"Conversely, disrupting ADAM10-SAP97 interaction redistributes ADAM10 localization from postsynaptic membranes, thereby suppresses non-amyloidogenic APP processing. As a consequence, this results in Aβ accumulation, MAPT hyperphosphorylation, and impaired behavioral performance and synaptic dysfunction in mice, thereby recapitulating early-stage AD phenotypes . In the hippocampus of AD patients, the association of ADAM10 with SAP97 is found to be reduced , implying a dysfunction in SAP97-mediated ADAM10 sorting in AD. "
[Show abstract][Hide abstract] ABSTRACT: The beta-amyloid (Abeta) peptide has been postulated to be a key determinant in the pathogenesis of Alzheimer's disease (AD). Abeta is produced through sequential cleavage of the beta-amyloid precursor protein (APP) by beta- and gamma-secretases. APP and relevant secretases are transmembrane proteins and traffic through the secretory pathway in a highly regulated fashion. Perturbation of their intracellular trafficking may affect dynamic interactions among these proteins, thus altering Abeta generation and accelerating disease pathogenesis. Herein, we review recent progress elucidating the regulation of intracellular trafficking of these essential protein components in AD.
"For example, prolonged activation of NMDAR with sub-maximal doses of agonist ,  or specific stimulation of extrasynaptic NMDAR , promotes amyloidogenic processing of APP and hence increases Aβ production. In contrast, direct activation of synaptic NMDAR favours non-amyloidogenic α-secretase-mediated APP processing to reduce Aβ production and release , first recruiting ADAM-10, towards the cell surface  and then upregulating ADAM-10 expression in an ERK-dependent manner . Administration of NMDAR antagonists or channel blockers increases Aβ levels both in vitro and in vivo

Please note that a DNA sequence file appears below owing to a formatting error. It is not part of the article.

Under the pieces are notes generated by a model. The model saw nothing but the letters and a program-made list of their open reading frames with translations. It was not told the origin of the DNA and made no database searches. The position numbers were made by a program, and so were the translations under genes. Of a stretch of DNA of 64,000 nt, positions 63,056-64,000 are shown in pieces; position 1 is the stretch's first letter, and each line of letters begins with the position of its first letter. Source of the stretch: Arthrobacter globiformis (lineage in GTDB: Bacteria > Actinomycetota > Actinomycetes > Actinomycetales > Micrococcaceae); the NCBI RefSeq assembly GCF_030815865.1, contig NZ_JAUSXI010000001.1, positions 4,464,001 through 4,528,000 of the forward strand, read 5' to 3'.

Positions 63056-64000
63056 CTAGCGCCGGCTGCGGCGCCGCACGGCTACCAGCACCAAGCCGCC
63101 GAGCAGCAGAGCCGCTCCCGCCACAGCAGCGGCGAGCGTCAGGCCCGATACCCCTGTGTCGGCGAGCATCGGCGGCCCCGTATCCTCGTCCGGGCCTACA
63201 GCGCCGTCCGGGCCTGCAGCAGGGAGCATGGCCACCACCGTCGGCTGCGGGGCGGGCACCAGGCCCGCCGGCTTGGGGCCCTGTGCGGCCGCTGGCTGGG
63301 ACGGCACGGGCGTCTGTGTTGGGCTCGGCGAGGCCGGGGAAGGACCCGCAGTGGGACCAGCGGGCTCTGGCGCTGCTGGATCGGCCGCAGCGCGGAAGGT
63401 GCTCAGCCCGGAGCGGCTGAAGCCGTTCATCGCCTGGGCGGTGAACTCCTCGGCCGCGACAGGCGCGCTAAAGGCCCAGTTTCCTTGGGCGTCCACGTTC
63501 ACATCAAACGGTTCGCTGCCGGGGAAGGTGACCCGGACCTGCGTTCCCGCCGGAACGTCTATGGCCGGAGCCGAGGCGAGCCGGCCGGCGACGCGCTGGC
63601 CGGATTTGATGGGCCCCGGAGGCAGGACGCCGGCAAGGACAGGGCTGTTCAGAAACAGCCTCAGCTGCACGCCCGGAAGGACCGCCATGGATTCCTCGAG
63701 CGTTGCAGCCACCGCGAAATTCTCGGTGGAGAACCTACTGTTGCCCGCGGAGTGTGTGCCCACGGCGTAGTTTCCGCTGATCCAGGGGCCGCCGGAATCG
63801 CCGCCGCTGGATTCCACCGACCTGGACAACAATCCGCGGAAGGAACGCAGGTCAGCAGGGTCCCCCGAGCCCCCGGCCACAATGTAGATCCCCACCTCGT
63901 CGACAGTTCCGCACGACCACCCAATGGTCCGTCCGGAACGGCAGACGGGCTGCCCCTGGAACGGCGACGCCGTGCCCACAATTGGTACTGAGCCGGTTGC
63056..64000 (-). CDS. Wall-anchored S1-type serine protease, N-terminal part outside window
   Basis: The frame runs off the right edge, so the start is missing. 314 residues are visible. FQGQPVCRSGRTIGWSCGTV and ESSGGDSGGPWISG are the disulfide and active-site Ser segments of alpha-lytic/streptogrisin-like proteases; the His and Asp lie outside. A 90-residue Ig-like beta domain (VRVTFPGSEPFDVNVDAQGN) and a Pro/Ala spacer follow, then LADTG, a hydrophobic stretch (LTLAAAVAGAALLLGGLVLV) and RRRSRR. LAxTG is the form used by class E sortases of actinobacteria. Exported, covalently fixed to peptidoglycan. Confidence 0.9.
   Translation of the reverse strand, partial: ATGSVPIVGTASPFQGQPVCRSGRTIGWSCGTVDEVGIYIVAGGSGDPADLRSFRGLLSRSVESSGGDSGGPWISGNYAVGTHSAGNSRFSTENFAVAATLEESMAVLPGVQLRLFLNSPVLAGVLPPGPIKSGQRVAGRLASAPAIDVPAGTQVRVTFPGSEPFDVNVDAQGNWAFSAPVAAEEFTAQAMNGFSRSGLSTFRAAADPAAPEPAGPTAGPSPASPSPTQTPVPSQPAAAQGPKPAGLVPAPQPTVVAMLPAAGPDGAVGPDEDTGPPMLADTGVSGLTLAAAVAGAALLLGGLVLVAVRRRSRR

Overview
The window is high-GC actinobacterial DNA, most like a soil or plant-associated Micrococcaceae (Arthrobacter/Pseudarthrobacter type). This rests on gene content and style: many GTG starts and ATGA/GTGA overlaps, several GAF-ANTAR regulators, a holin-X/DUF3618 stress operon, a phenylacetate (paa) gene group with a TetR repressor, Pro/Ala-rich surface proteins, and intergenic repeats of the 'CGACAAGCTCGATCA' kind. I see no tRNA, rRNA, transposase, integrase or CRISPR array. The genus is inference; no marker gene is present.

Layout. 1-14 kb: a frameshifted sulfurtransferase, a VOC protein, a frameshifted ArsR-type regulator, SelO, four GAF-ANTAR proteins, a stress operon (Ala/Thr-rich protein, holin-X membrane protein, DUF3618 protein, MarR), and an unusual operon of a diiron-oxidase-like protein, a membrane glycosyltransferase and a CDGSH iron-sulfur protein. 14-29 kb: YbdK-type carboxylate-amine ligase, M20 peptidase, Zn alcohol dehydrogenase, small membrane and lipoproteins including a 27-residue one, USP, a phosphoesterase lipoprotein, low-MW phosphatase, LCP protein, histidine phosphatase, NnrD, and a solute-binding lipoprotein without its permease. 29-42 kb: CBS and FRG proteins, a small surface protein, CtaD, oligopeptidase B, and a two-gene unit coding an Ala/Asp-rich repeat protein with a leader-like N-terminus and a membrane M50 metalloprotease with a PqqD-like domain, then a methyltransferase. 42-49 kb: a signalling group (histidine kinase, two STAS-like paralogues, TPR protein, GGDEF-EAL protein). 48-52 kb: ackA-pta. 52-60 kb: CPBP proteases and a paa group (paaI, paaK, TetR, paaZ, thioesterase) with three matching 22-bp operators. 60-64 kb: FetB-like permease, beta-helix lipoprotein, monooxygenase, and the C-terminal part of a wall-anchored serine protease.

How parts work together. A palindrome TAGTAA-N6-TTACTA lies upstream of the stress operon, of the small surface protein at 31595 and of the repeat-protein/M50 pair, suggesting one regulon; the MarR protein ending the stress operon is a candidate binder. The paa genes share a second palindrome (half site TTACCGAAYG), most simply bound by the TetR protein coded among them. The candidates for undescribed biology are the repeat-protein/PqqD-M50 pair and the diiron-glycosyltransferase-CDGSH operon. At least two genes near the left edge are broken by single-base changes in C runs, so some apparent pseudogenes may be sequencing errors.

,  and similar elevations in Aβ are observed following the administration of MEK/ERK inhibitors . "
[Show abstract][Hide abstract] ABSTRACT: Soluble oligomeric amyloid β peptide (Aβ) generated from processing of the amyloid precursor protein (APP) plays a central role in the pathogenesis of Alzheimer's Disease (AD) and through actions at glutamatergic synapses affects excitability and plasticity. The physiological control of APP processing is not fully understood but stimulation of synaptic NMDA receptors (NMDAR) can suppress Aβ levels through an ERK-dependent increase in α-secretase activity. AMPA-type glutamate receptors (AMPAR) couple to ERK phosphorylation independently of NMDAR activation raising the possibility that stimulation of AMPAR might similarly promote non-amyloidogenic APP processing. We have tested this hypothesis by investigating whether AMPAR directly regulate APP processing in cultured mouse cortical neurons, by analyzing APP C-terminal fragments (CTFs), soluble APP (sAPP), Aβ levels, and cleavage of an APP-GAL4 reporter protein. We report that direct stimulation of AMPAR increases non-amyloidogenic α-secretase-mediated APP processing and inhibits Aβ production. Processing was blocked by the matrix metalloproteinase inhibitor TAPI-1 but was only partially dependent on Ca(2+) influx and ERK activity. AMPAR can therefore, be added to the repertoire of receptors that couple to non-amyloidogenic APP processing at glutamatergic synapses and thus pharmacological targeting of AMPAR could potentially influence the development and progression of Aβ pathology in AD.
PLoS ONE 10/2013; 8(10):e78155. DOI:10.1371/journal.pone.0078155 · 3.23 Impact Factor